“Workforce development, job creation, and access to health and housing services are some of the most pressing needs facing Black, Hispanic-Latino, and Native American individuals,” said Ebony Thomas, Bank of America’s Racial Equality and Economic Opportunity Executive. “By providing this support alongside our national and local partners, we are further addressing many of the challenges facing under-resourced and underserved communities across the U.S.”

A $300,000 grant from Bank of America is helping to fund the SolarCorps Fellowship Program, which has up to 40 SolarCorps Fellows complete one-year, full-time paid positions focusing on solar installation, community outreach, and workforce development in GRID offices across the country. Throughout their year of service, participants from diverse backgrounds gain valuable experience and skills in the solar energy and nonprofit industries, helping to launch their renewable energy careers, while making significant contributions to the communities GRID serves.

“Partnering with GRID Alternatives on its workforce development program supports our commitment to the environment and access to clean energy jobs for Black, Hispanic-Latino, and Native American communities,” said Alex Liftman, global environmental executive at Bank of America. “At the same time, GRID Alternatives is doing important work to expand access to clean, affordable energy in communities that previously have not had access to such power sources.”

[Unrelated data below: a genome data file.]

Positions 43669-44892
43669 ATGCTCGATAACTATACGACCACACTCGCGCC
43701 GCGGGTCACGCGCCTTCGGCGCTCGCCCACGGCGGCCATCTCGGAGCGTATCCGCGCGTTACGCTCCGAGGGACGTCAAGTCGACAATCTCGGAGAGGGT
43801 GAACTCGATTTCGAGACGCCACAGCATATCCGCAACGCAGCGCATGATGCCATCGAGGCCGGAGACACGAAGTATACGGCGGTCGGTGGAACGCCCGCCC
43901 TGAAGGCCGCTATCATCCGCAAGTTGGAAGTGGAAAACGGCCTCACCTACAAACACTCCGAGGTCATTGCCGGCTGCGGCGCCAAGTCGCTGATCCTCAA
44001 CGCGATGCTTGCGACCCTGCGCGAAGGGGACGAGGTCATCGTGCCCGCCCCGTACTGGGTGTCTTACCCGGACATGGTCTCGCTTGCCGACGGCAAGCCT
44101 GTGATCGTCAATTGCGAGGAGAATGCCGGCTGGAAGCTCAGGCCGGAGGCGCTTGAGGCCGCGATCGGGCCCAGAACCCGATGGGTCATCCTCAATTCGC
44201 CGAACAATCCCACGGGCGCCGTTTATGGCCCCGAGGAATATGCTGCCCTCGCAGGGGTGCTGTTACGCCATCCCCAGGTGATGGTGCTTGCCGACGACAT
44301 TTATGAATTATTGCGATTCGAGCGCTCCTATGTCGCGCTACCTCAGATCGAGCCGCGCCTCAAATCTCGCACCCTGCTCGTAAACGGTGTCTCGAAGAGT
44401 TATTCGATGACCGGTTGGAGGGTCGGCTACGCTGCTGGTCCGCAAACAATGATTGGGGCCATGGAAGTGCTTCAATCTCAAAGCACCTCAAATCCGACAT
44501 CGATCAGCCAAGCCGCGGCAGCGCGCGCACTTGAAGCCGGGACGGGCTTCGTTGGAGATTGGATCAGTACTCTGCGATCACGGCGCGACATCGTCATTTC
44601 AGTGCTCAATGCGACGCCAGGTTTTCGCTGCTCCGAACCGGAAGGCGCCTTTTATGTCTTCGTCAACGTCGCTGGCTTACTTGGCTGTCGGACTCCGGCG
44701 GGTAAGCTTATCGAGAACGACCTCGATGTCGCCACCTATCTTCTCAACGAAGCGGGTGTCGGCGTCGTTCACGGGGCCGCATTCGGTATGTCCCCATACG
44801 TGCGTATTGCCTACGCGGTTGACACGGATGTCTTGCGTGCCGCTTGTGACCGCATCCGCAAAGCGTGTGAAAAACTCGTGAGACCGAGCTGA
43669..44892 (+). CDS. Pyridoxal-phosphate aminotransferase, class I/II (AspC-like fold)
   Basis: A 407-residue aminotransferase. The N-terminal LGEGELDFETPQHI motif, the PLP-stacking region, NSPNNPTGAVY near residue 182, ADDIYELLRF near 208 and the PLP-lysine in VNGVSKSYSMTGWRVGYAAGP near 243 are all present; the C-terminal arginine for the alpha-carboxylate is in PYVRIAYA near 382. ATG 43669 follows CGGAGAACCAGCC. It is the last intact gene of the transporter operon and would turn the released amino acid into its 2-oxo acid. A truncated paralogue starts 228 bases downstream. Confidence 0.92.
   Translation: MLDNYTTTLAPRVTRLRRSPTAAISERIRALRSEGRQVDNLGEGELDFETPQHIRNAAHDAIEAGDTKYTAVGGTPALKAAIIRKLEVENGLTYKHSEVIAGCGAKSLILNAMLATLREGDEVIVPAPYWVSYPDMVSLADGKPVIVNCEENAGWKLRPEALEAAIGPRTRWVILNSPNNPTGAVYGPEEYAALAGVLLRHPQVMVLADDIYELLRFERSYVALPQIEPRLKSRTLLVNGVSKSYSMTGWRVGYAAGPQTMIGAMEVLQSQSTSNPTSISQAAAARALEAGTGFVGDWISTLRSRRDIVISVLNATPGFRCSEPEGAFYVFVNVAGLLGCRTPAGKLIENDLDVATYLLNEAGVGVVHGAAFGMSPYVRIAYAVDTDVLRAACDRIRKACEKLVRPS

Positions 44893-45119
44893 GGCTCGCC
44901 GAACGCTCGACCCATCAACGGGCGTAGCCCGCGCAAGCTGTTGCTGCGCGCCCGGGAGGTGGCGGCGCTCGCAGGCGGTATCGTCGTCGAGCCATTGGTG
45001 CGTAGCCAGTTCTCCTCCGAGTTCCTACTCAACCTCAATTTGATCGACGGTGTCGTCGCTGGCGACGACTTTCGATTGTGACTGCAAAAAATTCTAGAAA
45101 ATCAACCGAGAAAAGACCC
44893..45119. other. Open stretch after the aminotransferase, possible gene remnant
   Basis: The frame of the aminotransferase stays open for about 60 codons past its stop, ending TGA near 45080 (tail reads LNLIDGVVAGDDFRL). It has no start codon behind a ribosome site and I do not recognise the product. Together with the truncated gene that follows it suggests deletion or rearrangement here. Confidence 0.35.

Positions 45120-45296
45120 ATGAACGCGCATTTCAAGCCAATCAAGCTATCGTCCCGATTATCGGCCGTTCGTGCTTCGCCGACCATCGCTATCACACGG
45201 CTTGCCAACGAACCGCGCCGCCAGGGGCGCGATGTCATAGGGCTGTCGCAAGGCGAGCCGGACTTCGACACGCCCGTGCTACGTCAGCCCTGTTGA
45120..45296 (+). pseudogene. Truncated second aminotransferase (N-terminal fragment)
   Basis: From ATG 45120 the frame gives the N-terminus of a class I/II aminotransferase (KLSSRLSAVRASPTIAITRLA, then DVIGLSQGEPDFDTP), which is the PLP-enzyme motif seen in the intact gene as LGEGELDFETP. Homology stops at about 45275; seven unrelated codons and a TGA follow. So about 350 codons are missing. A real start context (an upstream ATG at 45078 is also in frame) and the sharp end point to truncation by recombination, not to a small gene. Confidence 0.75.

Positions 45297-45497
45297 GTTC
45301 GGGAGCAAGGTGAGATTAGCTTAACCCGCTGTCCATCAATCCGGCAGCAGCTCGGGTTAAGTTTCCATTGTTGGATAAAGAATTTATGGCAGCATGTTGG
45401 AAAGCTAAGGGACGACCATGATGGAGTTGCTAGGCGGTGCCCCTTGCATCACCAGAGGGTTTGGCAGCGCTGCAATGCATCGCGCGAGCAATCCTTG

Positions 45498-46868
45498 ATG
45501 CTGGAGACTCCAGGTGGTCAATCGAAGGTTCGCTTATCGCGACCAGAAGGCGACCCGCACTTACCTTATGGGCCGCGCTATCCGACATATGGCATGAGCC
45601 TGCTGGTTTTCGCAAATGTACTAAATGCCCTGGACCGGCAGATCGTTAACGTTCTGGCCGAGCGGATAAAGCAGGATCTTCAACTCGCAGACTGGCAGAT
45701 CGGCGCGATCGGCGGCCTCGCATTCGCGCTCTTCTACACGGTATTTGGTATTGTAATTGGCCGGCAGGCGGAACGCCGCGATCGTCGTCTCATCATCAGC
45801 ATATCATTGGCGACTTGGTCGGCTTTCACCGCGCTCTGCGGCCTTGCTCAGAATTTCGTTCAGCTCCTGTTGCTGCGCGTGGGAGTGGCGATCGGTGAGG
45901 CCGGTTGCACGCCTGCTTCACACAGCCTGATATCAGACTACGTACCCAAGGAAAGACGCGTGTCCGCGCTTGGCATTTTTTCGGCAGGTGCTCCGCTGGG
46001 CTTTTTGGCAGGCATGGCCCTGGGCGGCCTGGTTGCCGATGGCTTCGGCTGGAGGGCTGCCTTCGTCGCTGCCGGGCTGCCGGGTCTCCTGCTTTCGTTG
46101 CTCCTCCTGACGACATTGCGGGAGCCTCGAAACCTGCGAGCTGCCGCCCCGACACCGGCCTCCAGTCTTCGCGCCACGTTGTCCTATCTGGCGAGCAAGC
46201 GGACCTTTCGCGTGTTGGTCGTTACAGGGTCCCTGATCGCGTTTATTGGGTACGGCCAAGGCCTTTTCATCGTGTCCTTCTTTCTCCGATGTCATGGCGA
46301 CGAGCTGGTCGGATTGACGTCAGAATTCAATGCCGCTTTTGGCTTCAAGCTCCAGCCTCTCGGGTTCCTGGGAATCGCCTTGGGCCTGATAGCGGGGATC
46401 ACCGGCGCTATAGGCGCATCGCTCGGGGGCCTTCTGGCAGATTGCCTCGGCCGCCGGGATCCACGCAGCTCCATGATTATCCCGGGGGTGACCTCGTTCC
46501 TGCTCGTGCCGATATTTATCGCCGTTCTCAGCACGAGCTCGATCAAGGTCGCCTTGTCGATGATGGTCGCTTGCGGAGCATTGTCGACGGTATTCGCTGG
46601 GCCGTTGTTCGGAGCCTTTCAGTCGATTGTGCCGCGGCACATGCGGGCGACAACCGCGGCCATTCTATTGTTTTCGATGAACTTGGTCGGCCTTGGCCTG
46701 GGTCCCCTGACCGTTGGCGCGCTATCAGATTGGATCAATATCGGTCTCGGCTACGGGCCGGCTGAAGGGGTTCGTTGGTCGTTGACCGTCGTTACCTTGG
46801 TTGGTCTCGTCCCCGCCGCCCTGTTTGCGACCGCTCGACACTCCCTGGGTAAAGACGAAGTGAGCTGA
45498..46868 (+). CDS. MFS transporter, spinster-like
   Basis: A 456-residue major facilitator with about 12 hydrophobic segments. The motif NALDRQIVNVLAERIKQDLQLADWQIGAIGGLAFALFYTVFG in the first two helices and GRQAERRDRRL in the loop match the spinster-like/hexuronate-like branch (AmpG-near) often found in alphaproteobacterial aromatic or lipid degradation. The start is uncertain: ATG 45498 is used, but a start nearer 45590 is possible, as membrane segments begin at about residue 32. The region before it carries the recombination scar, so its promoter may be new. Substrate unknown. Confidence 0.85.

To help remove barriers for LMI customers, Vote Solar’s Access & Equity Advisory Committee (AEAC) has released a policy brief outlining two key initiatives for more successful solar expansion programs: 1) automatic enrollment in community solar programs, and 2) grant support for more robust community engagement.

The AEAC includes energy leaders from Vote Solar and a rotating list of partner organizations, including nonprofit solar installer GRID Alternatives, the NAACP, and Nexamp

Growing interest in microgids is now forcing utilities and regulators to rethink how the grid of the future will be designed and operated. The recent increase in natural and human-triggered threats like wildfires and severe storms has added urgency to microgrid development.

From Climate Change to Climate Emergency to Climate Crisis…

Or as someone recently said, “Climate Chaos.” During the years I’ve been writing about the climate, the situation has become more and more dire. When I went to the Climate March in NYC in 2014, workshop speakers, in the days before the march, told us that we had 30-40 years before the effects of “climate change” would become onerous. I traveled to NYC on the People’s Climate Train, with 171 other people, one-quarter of whom—including me—were over 60.